The Russians have claimed a new world record in the microwave regime with a diamond substrate MEMS resonator whose speed exceeds 20GHz while maintaining a quality factor over 2,000.
The Russians are harnessing the piezoelectric effect on diamond substrates for microelectromechanical systems (MEMS) semiconductors. Claiming a new world's record in the microwave regime, their faster-than-silicon piezoelectric "acoustic wave" resonators have been successfully modelled for super-sensitive sensors, according to the Moscow Institute of Physics and Technology (MIPT).
The breakthrough claimed by the Technology Institute for Superhard and Novel Carbon Materials (TISNCM) in conjunction with the Siberian Federal University, is diamond substrate MEMS resonators whose speed exceeds 20GHz while maintaining a quality factor (Q) over 2,000. Such performance could be used not only just to produce high-speed clocking signals, but to create ultra-sensitive surface- and bulk-acoustic (SAW/BAW) wave resonators for biosensors that could detect near single bacteria and other nanoscale-quantities of toxic agents.
"High frequency SAW/BAW resonators have been studied by several authors. Several reports included relatively high frequencies (but less than 10-GHz) and the quality factor was relatively low," researcher Arseniy Telichko from TISNCM told EE Times. "Our diamond-based device can operate at dozens of GHz by adjusting all its parameters, such as thickness, width and electrode material, and could result in near-single bacterium detection."
The Russians claim to be working on devices that outperform other researchers by virtue of fine-tuning of their high pressure high temperature (HPHT) deposition process. The other researchers referenced used slow-growth CVD processes, whereas the TISNCM chains its method is not only faster, but results in a more perfect crystalline lattice.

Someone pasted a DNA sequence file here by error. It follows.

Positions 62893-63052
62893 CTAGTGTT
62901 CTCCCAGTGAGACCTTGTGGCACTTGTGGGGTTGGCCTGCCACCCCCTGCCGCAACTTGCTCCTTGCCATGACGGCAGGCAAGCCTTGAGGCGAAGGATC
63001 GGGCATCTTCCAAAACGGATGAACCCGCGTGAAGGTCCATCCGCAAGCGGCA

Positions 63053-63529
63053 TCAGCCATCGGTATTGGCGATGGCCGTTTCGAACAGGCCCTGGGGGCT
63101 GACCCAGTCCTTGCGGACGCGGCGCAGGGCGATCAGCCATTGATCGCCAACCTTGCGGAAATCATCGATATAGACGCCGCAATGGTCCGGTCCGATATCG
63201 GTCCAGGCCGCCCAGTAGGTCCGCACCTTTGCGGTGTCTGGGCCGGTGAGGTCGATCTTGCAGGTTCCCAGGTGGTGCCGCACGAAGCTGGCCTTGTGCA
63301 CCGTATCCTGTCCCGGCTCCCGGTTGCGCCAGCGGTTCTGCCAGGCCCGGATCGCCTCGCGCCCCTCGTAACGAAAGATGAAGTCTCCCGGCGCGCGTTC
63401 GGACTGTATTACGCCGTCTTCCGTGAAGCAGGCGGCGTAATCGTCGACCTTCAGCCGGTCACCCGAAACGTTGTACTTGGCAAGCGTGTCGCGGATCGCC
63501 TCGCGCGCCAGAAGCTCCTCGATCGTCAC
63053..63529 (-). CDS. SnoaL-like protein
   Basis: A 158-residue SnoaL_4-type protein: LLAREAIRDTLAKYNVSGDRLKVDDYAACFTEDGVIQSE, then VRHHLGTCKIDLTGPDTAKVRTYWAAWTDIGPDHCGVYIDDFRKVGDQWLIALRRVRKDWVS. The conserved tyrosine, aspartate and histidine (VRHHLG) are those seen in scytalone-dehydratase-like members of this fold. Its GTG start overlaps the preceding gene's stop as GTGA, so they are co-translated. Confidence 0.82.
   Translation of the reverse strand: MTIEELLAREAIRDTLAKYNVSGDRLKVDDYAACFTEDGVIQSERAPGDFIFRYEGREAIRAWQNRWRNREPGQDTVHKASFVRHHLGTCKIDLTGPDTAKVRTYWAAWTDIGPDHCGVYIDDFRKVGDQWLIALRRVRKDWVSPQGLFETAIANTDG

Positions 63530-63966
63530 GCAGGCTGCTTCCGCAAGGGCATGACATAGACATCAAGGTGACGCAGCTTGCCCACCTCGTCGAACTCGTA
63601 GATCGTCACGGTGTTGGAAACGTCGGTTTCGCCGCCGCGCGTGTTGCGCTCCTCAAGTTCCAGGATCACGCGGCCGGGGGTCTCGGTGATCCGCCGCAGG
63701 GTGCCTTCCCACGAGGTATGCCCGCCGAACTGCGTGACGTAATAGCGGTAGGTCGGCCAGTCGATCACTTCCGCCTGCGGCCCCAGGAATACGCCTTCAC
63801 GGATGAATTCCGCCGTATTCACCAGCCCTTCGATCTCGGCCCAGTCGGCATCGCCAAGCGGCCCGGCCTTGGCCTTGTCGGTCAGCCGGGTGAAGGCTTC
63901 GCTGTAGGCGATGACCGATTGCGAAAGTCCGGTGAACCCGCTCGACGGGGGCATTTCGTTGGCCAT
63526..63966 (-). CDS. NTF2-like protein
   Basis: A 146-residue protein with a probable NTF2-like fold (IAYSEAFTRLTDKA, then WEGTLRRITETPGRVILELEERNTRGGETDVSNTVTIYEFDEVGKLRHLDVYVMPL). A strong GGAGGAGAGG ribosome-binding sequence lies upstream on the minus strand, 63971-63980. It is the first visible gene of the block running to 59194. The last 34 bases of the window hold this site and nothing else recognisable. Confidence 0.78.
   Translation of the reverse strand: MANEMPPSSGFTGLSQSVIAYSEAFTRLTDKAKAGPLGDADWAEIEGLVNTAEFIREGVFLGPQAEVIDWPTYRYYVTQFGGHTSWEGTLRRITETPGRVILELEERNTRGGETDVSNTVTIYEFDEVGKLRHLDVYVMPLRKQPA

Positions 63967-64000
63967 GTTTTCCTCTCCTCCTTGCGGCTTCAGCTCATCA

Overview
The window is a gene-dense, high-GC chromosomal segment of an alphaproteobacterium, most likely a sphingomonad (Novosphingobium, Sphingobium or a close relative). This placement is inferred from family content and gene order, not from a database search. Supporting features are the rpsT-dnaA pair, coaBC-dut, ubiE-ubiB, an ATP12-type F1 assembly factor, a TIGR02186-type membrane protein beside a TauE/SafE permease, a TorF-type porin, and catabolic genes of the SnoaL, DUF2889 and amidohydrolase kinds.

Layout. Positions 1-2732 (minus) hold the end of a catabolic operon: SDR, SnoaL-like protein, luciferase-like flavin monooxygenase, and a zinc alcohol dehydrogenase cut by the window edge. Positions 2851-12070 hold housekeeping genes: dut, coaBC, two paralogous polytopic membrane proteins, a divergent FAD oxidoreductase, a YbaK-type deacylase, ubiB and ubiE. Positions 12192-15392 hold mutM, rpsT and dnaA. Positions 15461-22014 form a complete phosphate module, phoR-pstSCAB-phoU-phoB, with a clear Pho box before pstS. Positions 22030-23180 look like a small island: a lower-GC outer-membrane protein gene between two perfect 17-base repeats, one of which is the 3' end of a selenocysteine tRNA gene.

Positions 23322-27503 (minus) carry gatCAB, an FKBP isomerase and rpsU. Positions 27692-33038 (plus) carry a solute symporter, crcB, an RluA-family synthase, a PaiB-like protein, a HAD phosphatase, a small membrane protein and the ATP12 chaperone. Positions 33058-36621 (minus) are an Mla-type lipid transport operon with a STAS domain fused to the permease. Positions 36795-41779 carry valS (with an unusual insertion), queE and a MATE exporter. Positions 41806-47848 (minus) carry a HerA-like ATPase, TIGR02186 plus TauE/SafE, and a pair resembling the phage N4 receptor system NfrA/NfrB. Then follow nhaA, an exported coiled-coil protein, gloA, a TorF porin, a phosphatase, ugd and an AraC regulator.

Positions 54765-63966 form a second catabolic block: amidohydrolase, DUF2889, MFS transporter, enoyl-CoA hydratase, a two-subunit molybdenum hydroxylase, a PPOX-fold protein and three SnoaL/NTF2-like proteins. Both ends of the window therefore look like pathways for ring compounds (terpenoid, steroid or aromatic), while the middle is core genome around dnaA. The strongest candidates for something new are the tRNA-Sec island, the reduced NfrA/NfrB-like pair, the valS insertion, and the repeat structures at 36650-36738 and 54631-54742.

"The main point is that other authors usually use CVD diamond created with technology using relatively slow carbon deposition. The diamond crystal 'grows' slowly, forming a thin film. But such CVD growth makes the diamond very stressed—with numerous internal forces 'unbalanced' in such crystals," Telichko told EE Times. "We, on the other hand, have used almost pure carbon synthetic single crystal diamond grown with HPHT. As a result, our diamond is in fact a single crystal, with minimum internal stress in the structure. So, our devices, based on single-crystal diamond operate at higher frequencies, have higher quality factor and are just better than CVD diamonds in general."
The trick to realising superior applications using its pure crystalline substrates, according to Telichko, is to layer piezoelectric material atop the substrates sandwiched between two metals (aluminium and molybdenum). As a result, the more resonant structures not only make possible higher frequencies, but also simultaneously realise higher Qs.
"The studied high-overtone bulk acoustic resonator is a structure where all the parameters are mainly determined by the substrate material. Using HPHT diamond instead of quartz, langatate, or even CVD diamond makes the device better with higher quality factors, higher operating frequencies (up to 20-GHz) and less internal losses," Telichko told EE Times. "Recently we have shown that attenuation in diamond has linear frequency dependence after 1GHz, while all other crystals have squared dependence. That means, that attenuation—energy losses—in diamond after 1-GHz increase slowly compared with other crystals, which makes diamond a perfect substrate for high-frequency electronic applications."
Previously in the lab, MIPT had experimentally studied and built a number of diamond-based resonators and shown them operating at >20GHz, "which is a world record for such devices," said Telichko. However, at such speeds Telichko's team had noticed some spurious peaks near the main overtone, resulting in the current work which explains and classifies them the result of Lamb-mode waves—elastic waves whose motion lies in the plane of the surface- and bulk-waves (see illustration).
Figure 1: Typical scheme of piezoelectric layered structure with a possible acoustic wave propagation. (Source: MIPT)
To maximise performance, the Russians are proposing a revised evaluation of the Lamb waves propagation. Using finite-element analysis, the propagation of the acoustic waves in the layered piezoelectric structure was studied in detail, and the dispersive curves of their phase velocity plotted.
For the future, the team plans to take the advantage of a promising new aluminium-scan-dium-nitrogen piezoelectric film, which may turn out to quell the Lamb-wave induced spurious peaks.